The Ancient World (HUM 124 - UNC Asheville)/Texts/Odyssey/Plot and Narration
Plot[edit | edit source]
The Plot of The Odyssey is based on Odysseus's 10 year long journey to return home to his kingdom of Ithaca after the Trojan War. Odysseus battles mythological creatures and faces challenges put in his path by the gods. His wife Penelope and son Telemachus fight off suitors fighting for Penelope's hand and the throne to Ithaca based of the assumption that Odysseus dead in the Trojan War.
The story starts with Telemachus` living in Ithaca, running from the suitors (who want him dead) and traveling throughout the islands of Greece with Athena, asking for the fate of his dad. Athena prepares him for their journey, then some of Odysseus's friends tell Telemachus that his father is alive. Hearing this information Telemachus begins to plan to return to Ithaca. Odysseus leaves Calypso's Island with help from Zeus and Hermes, and sails for home, but Poseidon finds out that Odysseus is running for it and wrecks his raft. We find out that the reason for Poseidon destroying his raft is because Odysseus harmed Poseidon's son, Polyphemus. Thankfully, Athena saves Odysseus. Then, Athena guides him to Scheria, where Odysseus meets up with the princess Nausicaa, and she takes him to the king and queen. They offer to send him home, but they ask Odysseus to tell his story first. Odysseus tells the king and queen the story of his travels after the Trojan war. The events are (in no particular order). How he went to the land of the lotus eaters, fought a couple of sea monster, had an unfortunate pig based encounter with Circe (who is the real good guy here), had an unfortunate siren incident, and blinded a cyclops, Polyphemus. The cyclops was a son of Poseidon, so Poseidon trying to take revenge on Odysseus, hence the constant storms. After finishing the story Odysseus finally makes it home and disguises himself as beggar. He finds Telemachus and reveals his real identity and they come up with a plan to eliminate the suitors. Soon after the 'beggar's' arrival Penelope takes interest in him, suspecting it is her long lost husband. She sets up an archery contest. Odysseus then defeats all the suitors and kills them all. Odysseus reveals himself and basically everyone lives happily ever after.
The Plot, though told in non chronological order, the main idea is for Odysseus to return to Ithaca.
Narration[edit | edit source]
The Odyssey was made to be narrated aloud by a poet or a singer as entertainment in ancient times. Since time has passed and printing has occurred the epic is now been translated from oral form to written form. In terms of the textual narration, the epic is written in third person. The narrator is not a character but instead an omniscient being who has insight into all events and thoughts of the characters. This omniscience is seen when the audience is told of conversations between the Gods, and when Odysseus' fate is mentioned. There are a few partial exceptions to the prevalent third person narration. In books 9 through 12 Odysseus takes over for the narrator. Every once in a while first person narration occurs but for most of the Epic the third person is used. Narration as a plot device aids to round out the audience's understand of events that a single narrator could not be present for. As mentioned earlier, conversations between the God's take place. The audience knowing what the God's are planning, but not the main characters, can add suspense and intrigue.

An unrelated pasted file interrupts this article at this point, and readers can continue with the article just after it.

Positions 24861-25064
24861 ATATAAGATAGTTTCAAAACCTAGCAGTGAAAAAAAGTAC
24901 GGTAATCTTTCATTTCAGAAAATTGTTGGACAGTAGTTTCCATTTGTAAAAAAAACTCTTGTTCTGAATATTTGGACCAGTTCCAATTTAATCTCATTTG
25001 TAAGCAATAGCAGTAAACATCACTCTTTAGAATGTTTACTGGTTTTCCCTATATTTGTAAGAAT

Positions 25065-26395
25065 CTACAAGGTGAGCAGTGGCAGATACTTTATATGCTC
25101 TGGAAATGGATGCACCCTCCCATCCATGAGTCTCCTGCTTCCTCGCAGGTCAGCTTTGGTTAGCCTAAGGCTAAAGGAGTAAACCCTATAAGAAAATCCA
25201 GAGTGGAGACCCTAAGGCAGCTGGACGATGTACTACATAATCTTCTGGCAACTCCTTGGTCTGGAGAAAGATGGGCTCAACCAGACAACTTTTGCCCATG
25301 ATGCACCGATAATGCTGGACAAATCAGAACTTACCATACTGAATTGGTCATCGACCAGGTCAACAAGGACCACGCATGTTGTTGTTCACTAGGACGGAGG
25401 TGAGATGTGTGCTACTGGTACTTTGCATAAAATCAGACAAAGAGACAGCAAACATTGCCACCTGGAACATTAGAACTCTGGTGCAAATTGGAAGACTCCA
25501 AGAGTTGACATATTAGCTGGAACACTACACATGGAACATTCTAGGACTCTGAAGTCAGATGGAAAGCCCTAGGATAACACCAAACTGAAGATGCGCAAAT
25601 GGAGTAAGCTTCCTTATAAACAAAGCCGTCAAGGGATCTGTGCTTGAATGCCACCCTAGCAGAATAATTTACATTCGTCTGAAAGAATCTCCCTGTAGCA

Non-Linear Plot[edit | edit source]
It is notable that the plot of The Odyssey starts "In Medias Res," also known as "In the middle of a narrative." Throughout the story of "The Odyssey", many tales are told about Odysseus' adventure home as well as Telemachus trying to discover what happened to his father. However, as each experience is told, they are often times told out of order. Sometimes when a specific event is being told, it is being recalled by Odysseus in a flashback, such as the time he was at Phaeacia and was telling the story of how he killed the cyclops. Not only were we taking a look back in time to what had already happened, but that is also when we learn that the cyclops is Poseidon's son and that is why Poseidon is so upset with Odysseus. We already knew that Poseidon was trying to prevent Odysseus from returning home earlier in the story, but it was not until this point in the plot that we realized why this was happening. Additionally, the story bounces around from Telemachus to Odysseus and back again, and these jumps from different perspectives do not always happen chronologically. When Telemachus is talking to Menelaus at his palace, we do not know if Odysseus is still with Calypso, but we do know that this was after Odysseus' encounter with the cyclops, yet the chapter that talks about the Cyclops is not until later in the book. Many other examples of flashbacks and breaks in the plot show up throughout the book, an example being when Eumaeus' origin story is being told, the story goes way back in time to before any of Odysseus' trouble has started.